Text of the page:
RODALE NEWS, EMMAUS, PA—Getting instant alerts that you have an email or message might make you feel productive. But new research out of the University of Cardiff in Wales illustrates that the opposite is true: Instant computer alerts inhibit productivity.
THE DETAILS: Psychologists from Cardiff University in Wales conducted a series of experiments to assess the relationship between computer-initiated alerts—visual or auditory computer alerts saying that you have an email, for instance—and productivity and workflow. Their study participants were asked to complete 25 tasks on the computer, during which six to eight tasks would be interrupted by computer-generated notifications. Each of the interrupted tasks was matched to an identical but uninterrupted control task. As a result, the researchers were able to track both how long the interruptions due to reading the computer alerts took, and how long it took the participants to return to the task at hand. What they found was that even a five-second interruption caused people to take longer than normal to complete the next step in a simple six-step computer task.
WHAT IT MEANS: Even seemingly trivial interruptions like a computer alert can have a big impact on productivity. "Our experiments used very simple tasks with very brief interruptions in order to get an idea of the basic time cost of interruptions—which was about five seconds," says lead study author Helen M. Hodgetts, PhD, a research associate in the School of Psychology at Cardiff University in Wales. "However, given the amount of information you have to keep in mind when carrying out an office-based task, it seems entirely plausible that it might take over a minute to mentally retrieve all the different aspects of the task at hand and get back to working at the same rate at which you were working when you left the task," she says. In fact, one recent study found that it takes users an average of 64 seconds to return to a normal work rate after reading an email. Multiply that number by the many email interruptions you might experience in a typical workday, and you have a very serious impediment to getting things done.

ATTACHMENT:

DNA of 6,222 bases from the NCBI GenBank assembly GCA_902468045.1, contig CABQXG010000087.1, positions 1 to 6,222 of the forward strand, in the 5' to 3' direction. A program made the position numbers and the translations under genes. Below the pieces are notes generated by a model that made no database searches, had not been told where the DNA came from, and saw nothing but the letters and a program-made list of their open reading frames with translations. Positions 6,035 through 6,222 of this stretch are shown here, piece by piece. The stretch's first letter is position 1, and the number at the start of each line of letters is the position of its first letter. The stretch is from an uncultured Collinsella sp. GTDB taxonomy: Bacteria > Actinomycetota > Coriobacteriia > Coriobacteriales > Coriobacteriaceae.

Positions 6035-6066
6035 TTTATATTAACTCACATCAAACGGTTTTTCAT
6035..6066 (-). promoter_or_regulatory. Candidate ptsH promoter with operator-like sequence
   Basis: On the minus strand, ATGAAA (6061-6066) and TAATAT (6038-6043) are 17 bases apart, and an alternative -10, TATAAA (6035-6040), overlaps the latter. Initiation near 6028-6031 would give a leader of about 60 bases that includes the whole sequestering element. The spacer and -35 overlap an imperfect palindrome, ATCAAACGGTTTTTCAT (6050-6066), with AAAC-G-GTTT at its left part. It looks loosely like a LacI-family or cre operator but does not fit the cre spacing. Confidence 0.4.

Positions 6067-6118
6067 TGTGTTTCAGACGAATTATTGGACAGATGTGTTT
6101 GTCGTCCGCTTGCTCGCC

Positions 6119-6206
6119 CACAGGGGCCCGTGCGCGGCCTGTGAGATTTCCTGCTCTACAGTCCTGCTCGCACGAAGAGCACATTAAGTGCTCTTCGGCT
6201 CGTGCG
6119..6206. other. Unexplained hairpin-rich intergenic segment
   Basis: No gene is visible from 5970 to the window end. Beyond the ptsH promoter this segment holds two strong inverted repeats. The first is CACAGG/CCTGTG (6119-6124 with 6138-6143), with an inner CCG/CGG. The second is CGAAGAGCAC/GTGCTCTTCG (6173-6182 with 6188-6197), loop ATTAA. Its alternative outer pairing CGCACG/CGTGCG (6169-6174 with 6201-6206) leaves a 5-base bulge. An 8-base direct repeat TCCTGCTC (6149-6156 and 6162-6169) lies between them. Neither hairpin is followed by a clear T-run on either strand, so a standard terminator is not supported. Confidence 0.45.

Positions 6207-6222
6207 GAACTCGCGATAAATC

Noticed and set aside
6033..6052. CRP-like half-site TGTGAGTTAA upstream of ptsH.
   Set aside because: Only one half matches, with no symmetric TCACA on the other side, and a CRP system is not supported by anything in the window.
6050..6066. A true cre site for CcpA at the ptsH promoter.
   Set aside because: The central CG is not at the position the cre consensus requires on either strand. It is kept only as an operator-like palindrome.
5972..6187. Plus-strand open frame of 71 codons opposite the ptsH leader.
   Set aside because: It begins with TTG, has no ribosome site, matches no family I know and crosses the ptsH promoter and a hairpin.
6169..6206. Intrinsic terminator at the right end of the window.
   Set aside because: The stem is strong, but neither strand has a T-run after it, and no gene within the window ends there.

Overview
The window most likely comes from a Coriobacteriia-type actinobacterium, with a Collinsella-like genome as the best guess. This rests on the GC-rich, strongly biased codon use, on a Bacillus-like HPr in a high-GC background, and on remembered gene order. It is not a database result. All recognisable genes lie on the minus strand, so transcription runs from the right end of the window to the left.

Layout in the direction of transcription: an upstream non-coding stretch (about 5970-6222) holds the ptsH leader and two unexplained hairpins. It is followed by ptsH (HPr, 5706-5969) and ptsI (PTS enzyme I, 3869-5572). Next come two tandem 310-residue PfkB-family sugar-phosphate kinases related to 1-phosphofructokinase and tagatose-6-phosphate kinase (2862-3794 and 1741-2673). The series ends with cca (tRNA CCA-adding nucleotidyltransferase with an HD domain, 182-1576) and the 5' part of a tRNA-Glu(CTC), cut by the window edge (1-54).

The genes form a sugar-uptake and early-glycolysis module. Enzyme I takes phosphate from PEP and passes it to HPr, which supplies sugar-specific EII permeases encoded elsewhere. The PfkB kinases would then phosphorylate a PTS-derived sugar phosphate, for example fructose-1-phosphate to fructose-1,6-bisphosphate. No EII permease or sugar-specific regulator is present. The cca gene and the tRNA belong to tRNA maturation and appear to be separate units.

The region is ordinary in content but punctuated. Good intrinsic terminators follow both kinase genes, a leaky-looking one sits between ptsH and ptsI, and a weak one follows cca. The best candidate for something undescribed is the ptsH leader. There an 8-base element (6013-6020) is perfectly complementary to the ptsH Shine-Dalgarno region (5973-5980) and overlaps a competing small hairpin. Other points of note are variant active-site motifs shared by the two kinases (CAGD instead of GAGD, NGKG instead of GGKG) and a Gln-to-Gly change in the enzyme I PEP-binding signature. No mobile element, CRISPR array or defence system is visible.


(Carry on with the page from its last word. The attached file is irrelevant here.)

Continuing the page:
Here's how to minimize interrupting alerts in your workday:
• Select your email package with instant alerts in mind. "Email packages can differ in the types of notification they use to alert the user about incoming mail," says Hodgetts. "Some use discreet alerts that appear in the top corner of the screen, while others can be large and intrusive, appearing centrally on the screen and obscuring much of it." As you might imagine, research has found the latter to be more disruptive. If possible, choose an email package that offers discreet alerts and the option of continuing with your work before answering the alert (some require that you answer the alert the moment it pops onto the screen). Check your current software for these options, and use them.
• Set an auditory signal, not a visual one, to alert you to new messages. "Auditory stimuli tend to be processed relatively automatically, allowing you to continue working and consolidate your place in your current activity before switching to the interrupting task," says Hodgetts. "The tendency with an unexpected visual alert is to divert your gaze toward it, causing a break in your concentration even before you engage in the interrupting task of reading the email."
• Turn off the alerts. If you can't revise your message-alert systems to your liking and can't keep them turned off all the time, consider switching them off when you're engaged in a task or project that requires a lot of focus, then turning them back on when you're done, suggests. Hodgetts. Similarly, set your email alerts to occur only for messages sent from certain important people, or that have been tagged as high-priority.